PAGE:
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The Top 100 Video Games, According to Time

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Earlier today, Time unleashed its list of the All-TIME Top 100 Video Games. “Whether you’re into video games or not, they’re an integrally important part of our culture,” the magazine says in the introduction to the list. Organized by release date, the list is full of beloved retro games, like Pong and Space Invaders, and more recent hits—World of Warcraft, Wii Sports, and The Sims. Each entry includes a brief history of the game and why playing it was so much fun.

It’s hard to argue with putting Oregon Trail—a game that, for members of my generation, triggers both fond nostalgia and heated arguments about who was better at hunting bison—on the list. (Though based on this poll, some Time readers disagree.) “[Oregon Trail] was actually developed in 1971 by three student teachers at Carleton College in Minnesota as a teaching tool,” Doug Aamoth writes. “The game was refined and updated and eventually found its way to the Apple II in the early ’80s, where it gained in popularity before continuing on to multiple platforms between the ’90s and today.” If you're jonesing for an Oregon Trail fix, there are many options available to you: A slick update of the game for your phone, a zombie mash-up game called “Organ Trail,” and, with the right plug-ins, the original Apple II version is available on your new MacBook.

I also agree with the inclusion of SimCity 2000 (was there anything sadder than laboring over your city, only to have it destroyed by an alien monster?); Sonic the Hedgehog; and Super Mario Bros./Megaman/and every other NES game on the list. But where is StarTropics? SimAnt? Or my favorite game ever, Life and Death 2: The Brain, which confirmed that I should never, ever be a brain surgeon?

Do you agree with the Time list? What did they leave out? And what are your all-time top five favorite video games?

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Ten Years Ago
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Design
Dive Into What the Web Looked Like 10 Years Ago With This Site
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Ten Years Ago

When it comes to the internet, our memories can be short. It’s hard to imagine life without reddit or YouTube, which didn’t come around until 2005, or Gmail, which was technically a beta product until 2009. And responsive web design wasn’t really a thing until 2012. The internet of a decade ago looked a lot different than it does now.

New website Ten Years Ago makes it easy to look back into the weird world of mostly forgotten web history, as The Next Web reports. The site peers into the World Wide Web as of July 28, 2007, showing the now-simplistic-looking early designs of sites like YouTube, Amazon, The New York Times, and reddit. And old-school web design isn't the only retro treat. You also get to enjoy the advertising of 2007, back when John Mayer was enticing people to watch Live Earth and fans were eagerly awaiting The Simpsons Movie.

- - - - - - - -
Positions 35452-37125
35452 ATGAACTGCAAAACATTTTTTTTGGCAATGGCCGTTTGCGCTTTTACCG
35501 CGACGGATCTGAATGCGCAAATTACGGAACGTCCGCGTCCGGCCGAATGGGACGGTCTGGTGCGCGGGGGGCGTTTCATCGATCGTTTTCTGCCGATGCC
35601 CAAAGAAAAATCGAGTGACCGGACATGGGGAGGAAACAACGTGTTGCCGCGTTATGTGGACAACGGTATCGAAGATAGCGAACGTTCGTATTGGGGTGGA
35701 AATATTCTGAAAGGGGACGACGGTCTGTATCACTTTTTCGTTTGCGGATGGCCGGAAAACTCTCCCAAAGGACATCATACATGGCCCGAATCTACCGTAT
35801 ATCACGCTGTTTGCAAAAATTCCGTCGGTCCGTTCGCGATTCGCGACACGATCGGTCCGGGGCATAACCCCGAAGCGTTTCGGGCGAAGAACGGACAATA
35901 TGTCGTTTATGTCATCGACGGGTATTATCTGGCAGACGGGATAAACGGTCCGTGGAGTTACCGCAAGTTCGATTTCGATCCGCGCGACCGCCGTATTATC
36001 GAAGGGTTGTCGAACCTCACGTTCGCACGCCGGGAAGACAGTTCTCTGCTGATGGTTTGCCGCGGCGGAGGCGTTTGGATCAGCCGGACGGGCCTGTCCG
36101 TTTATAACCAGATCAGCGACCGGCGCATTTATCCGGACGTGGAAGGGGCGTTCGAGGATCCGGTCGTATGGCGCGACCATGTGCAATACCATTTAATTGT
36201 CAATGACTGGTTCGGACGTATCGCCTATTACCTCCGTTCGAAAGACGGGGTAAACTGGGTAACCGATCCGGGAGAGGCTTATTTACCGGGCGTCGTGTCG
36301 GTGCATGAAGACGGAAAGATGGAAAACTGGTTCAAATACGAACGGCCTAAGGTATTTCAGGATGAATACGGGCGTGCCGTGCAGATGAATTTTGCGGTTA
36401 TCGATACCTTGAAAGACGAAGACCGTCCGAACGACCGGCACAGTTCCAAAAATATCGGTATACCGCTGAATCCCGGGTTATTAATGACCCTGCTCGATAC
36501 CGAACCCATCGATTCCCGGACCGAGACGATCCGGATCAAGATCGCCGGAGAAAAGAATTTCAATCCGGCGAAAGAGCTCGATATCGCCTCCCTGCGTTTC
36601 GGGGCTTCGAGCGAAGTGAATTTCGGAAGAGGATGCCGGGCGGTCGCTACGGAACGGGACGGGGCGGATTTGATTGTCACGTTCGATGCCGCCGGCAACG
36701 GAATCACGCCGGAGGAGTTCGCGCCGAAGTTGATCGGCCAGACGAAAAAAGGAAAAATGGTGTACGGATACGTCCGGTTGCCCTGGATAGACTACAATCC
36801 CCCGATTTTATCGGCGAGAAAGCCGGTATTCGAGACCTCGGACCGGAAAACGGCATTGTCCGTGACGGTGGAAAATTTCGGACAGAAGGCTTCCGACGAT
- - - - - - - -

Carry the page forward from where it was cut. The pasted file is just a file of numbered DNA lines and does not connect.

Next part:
The site is powered by the Internet Archive’s Way Back Machine, which captures web pages as they appear now so that they can be used as citations later. Ten Years Ago is a useful tool in that it gathers together sites captured on the same day, so you can recreate what you might see if you were trawling the web on that day in July 2007. Back when even Apple, one of the most design-obsessed companies around, had a website that looked a little clunky.

Chances are, the web will look even more radically different a decade or more in the future. Will we still remember what YouTube looked like now? Probably not. Enjoy thinking of the web design of 2017 as cutting-edge while you can. Someday, it will seem ridiculously outdated.

[h/t The Next Web]

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Neil Burger
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technology
A New Chicago Cocktail Comes With a Side of Virtual Reality
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Neil Burger

At Baptiste & Bottle, a new cocktail offers way more than just a tasty buzz. Before you even start drinking the cocktail served up at this Chicago bourbon bar, you'll have to enter virtual reality, as we learned from Time Out Chicago.

The Macallan Rare Journey cocktail, which costs $95, involves a long process of smelling plants, tasting sherries and whisky, listening to a brief history lesson, and donning an Oculus Rift.

First, the bartender comes to your table, presenting a wooden tray with three empty glasses surrounded by moss and vegetation meant to evoke the oak forests from which the wood for Macallan's casks is sourced. Then you get tastings of sherry (the casks are used for sherry before becoming whisky barrels) and Macallan Rare Cask Scotch, a single malt Speyside whisky that retails for more than $200 a bottle.

Then you strap on your Oculus to enter a virtual reality journey recreating the whisky-making process, taking you from oak forests, vineyards, and sherry warehouses to the Macallan estate in Scotland. When you take off the goggles, the bartender has finished pouring your final cocktail.

By the time it's over, you're basically a Scotch expert. That means you can justify spending $95 on one drink, right?

[h/t Time Out Chicago]

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